(Water) Bottle Shock

More than eighty-five million bottles of water are consumed every day in the United States.  What happens to those single-use, non-biodegradable, plastic bottles? The sad truth is, despite being recyclable, most of them end up in our trash, landfills and waterways. A recent trash survey for Windsor Creek removed thirty-four plastic bottles in a single 100-foot length of stream!

There is no doubt that the growing trend among Americans towards increased water consumption, relative to other beverages like soft drinks, is a good thing. However, consumer research has revealed a growing preference for bottled water over tap water.

The reality is, tap water is just as safe, much less expensive, and the more environmentally sustainable choice to hydrate our bodies. Next time you are getting thirsty, consider the following facts:

There is no guarantee that bottled water is safer than tap water

  • Tap water and bottled water are both regulated by the federal government. EPA regulates tap water, while FDA regulates bottled water. The list of monitored contaminants and acceptable levels are very similar.
  • The EPA requires that community water systems (suppliers of most tap water) provide Consumer Confidence Reports, which describe their water quality in detail and are publicly available to all consumers. The FDA does not require this of bottled water manufacturers.

Bottled water is FAR more expensive than tap water

  • If you buy bottled water for drinking all year, you’d pay about $1,400. That same volume of drinking water from your tap is only about $0.50.
  • Bottled water costs between 450 and 10,000 times the cost of tap water, depending on the brand and quantity of purchase.
  • A little-known secret: Up to 40 percent of bottled water comes from a public water supply! In some cases, additional purification is not used. Read the label of your water bottle, if it says it is from a community water system, it is tap water in everything but name and packaging.

 Bottled water use is harmful to the environment

  • The plastic material used to store bottled water (PET or Polyethylene Terephthalate) is non-biodegradable, and even though it is recyclable, as much as 85 percent of these bottles end up in the trash.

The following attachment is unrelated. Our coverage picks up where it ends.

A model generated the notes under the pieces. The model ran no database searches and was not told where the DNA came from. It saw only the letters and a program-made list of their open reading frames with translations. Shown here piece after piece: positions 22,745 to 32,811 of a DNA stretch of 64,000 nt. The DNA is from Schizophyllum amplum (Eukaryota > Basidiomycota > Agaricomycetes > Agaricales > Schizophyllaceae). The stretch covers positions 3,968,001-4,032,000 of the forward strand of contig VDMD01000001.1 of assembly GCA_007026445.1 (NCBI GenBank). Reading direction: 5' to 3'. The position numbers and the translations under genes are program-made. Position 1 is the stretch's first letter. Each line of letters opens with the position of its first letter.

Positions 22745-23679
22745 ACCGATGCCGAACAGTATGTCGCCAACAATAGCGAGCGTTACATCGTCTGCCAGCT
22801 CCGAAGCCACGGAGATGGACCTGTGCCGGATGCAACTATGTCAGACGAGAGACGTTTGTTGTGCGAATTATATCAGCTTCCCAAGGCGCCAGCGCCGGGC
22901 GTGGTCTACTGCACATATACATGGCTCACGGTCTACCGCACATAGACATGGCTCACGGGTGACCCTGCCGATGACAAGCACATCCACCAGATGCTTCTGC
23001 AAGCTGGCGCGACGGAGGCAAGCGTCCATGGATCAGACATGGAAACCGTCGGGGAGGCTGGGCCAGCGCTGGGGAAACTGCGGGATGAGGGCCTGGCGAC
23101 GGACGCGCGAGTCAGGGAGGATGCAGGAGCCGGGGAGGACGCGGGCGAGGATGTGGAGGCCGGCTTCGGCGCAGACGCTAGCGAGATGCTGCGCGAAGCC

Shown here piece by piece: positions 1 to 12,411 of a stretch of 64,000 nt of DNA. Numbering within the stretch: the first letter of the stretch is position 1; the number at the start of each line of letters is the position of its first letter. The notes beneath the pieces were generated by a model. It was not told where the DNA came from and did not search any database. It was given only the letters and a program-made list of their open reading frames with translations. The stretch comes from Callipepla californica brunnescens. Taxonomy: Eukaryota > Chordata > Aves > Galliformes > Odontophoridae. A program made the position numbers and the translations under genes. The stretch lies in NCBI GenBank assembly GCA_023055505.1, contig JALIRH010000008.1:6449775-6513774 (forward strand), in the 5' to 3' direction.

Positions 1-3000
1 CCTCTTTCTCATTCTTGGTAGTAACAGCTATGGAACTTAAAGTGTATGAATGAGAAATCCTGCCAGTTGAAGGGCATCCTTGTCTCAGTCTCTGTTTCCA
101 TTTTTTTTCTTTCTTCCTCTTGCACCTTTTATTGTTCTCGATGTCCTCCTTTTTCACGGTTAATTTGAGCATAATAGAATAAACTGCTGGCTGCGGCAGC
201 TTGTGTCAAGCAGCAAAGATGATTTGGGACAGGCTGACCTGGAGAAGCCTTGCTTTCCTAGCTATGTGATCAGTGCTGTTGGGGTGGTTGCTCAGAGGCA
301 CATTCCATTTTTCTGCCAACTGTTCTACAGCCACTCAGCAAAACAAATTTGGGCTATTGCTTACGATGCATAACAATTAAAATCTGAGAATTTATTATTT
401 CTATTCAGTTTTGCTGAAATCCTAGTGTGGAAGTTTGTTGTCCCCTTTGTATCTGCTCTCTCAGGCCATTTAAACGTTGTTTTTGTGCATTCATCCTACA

• For every pound of PET made, 3 pounds of atmospheric CO2 is generated.
  • It takes as much as 3 gallons of water to produce 1-gallon of bottled water.
  • The equivalent of more than 17 million barrels of oil is required for water bottle production in the US, annually.

 So what can I do? Use a refillable water bottle!

Buy your own refillable bottle, fill it with tap water, and carry it with you. Then reuse the bottle. Make sure that any bottles you purchase are stainless steel or sturdy, BPA-free plastic, and that you are following the manufacturer’s instructions regarding storage temperature, and mode of cleaning.

If you don’t like the flavor of your tap water, or want to add another layer of filtration to it, opt for a pitcher-mounted or centralized filtration system. These can cost as little as $30. Adding final filtration to your tap water can improve flavor, add additional protection, and is still far cheaper than bottled water.

With the economical and sustainable lifestyle choice of reducing our bottled water consumption, we can collectively have an enormous impact on the amount of pollution entering our landfills and waterways, without compromising our confidence in the safety of what we consume

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This article was authored by Jonathan Eller of GHD, on behalf of the Town of Windsor for RRWA. RRWA (www.rrwatershed.org) is an association of local public agencies in the Russian River Watershed that have come together to coordinate regional programs for clean water, habitat restoration, and watershed enhancement.